Three critically-endangered Sumatran elephants found dead in Indonesia's Riau province were probably poisoned in a revenge attack by palm oil plantation workers, an official said Monday.
The decomposing carcases of the female elephants, including a year-old baby, were found in a jungly area just outside the Tesso Nilo National Park in Riau province on Saturday, park chief Kupin Simbolon told AFP.
"We believe they died a week earlier, from suspected poisoning," he said.
"The elephants probably entered a palm oil plantation and destroyed the huts belonging to workers, who then sought revenge by poisoning them," he added.
At least 17 elephants had died this year at the park and surrounding districts, mostly from suspected poisoning, Simbolon said.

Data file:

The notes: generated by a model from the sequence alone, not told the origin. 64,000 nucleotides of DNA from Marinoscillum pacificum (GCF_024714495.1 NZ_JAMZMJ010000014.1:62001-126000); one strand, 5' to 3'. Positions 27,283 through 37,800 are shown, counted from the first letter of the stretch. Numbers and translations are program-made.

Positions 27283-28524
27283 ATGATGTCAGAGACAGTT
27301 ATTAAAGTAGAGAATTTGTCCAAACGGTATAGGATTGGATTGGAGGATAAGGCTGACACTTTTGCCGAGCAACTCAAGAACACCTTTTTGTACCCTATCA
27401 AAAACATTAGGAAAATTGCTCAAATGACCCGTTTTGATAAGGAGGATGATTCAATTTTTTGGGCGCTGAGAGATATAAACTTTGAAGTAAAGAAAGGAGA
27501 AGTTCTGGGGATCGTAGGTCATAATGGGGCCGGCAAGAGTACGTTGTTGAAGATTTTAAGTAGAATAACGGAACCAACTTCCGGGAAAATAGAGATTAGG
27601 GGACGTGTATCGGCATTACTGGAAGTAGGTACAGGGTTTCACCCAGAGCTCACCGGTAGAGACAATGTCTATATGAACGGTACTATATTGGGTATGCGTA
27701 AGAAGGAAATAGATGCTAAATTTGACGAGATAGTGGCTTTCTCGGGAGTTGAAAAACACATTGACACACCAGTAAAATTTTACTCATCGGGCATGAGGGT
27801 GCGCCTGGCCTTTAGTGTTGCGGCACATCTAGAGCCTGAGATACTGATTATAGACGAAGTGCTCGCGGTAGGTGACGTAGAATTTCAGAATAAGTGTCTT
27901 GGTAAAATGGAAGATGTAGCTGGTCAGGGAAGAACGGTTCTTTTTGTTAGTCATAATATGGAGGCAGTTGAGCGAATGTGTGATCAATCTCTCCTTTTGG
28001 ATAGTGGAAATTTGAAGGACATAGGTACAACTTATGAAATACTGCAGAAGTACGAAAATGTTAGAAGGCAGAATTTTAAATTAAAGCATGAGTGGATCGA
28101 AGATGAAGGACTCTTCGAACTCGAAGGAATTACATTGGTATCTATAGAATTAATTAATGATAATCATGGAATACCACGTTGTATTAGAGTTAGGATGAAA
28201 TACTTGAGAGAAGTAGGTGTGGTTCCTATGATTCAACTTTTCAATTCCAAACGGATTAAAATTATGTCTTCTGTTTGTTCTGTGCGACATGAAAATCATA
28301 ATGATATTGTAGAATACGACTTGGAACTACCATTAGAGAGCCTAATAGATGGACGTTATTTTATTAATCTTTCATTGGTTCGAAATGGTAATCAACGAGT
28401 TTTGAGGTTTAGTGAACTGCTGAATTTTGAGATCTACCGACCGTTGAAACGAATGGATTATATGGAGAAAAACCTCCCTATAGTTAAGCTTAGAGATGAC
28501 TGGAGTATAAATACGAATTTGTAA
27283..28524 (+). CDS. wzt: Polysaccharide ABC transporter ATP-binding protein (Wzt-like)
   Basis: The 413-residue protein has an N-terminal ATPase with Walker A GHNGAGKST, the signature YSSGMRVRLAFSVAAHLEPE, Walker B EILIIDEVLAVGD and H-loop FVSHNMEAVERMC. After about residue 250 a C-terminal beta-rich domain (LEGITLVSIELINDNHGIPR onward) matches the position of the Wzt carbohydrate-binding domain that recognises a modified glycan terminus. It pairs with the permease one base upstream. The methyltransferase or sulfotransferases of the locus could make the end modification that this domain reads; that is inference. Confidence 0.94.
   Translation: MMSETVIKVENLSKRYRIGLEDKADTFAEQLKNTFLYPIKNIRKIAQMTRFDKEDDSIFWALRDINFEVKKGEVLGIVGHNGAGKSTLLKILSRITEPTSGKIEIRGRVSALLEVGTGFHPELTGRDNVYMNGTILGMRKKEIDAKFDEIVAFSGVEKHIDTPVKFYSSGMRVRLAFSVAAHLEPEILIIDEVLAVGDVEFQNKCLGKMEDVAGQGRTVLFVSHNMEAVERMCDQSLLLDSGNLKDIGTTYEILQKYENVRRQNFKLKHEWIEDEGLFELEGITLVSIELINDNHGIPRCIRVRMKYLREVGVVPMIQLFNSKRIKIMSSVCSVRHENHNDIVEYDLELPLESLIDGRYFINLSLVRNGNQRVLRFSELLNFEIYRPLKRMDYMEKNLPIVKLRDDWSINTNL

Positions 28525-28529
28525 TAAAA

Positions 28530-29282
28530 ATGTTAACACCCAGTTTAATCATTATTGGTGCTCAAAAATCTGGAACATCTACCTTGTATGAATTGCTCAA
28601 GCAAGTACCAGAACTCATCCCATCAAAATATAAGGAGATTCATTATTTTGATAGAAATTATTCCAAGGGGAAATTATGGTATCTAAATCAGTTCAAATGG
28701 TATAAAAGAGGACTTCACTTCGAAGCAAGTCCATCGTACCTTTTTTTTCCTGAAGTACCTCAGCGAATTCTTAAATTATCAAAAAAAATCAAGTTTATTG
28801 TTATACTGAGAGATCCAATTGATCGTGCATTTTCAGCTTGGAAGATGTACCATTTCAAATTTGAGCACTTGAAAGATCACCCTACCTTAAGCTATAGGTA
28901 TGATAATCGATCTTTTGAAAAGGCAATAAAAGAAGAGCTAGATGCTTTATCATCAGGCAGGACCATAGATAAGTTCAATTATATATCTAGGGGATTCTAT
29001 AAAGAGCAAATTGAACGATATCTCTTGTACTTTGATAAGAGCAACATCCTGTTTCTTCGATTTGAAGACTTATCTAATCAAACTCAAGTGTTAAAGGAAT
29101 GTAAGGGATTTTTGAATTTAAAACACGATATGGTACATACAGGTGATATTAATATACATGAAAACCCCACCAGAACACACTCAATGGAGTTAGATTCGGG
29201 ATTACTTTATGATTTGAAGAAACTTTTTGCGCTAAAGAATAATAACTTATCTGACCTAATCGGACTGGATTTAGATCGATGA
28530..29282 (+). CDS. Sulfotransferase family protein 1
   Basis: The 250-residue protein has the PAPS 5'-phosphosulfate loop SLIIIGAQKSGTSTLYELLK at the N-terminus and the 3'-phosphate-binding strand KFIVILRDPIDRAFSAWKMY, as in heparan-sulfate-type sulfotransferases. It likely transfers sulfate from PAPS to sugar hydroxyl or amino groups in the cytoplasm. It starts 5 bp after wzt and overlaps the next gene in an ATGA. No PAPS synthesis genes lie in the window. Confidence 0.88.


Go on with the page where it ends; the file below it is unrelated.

"The elephants are protected animals. We must not let this happen again. We are working with the police to hunt down the perpetrators in this latest case," he added.
Indonesia is the world's biggest palm oil producer and growing demand has put pressure on the nation's already threatened tropical rain forests.
There are fewer than 3,000 Sumatran elephants remaining in the wild, according to the International Union for the Conservation of Nature, a 50 percent drop in numbers since 1985.
International conservation group WWF changed the Sumatran elephant's status from "endangered" to "critically endangered" in January, largely due to severe habitat loss driven by palm oil and other plantations.
Explore further: Big science from small insects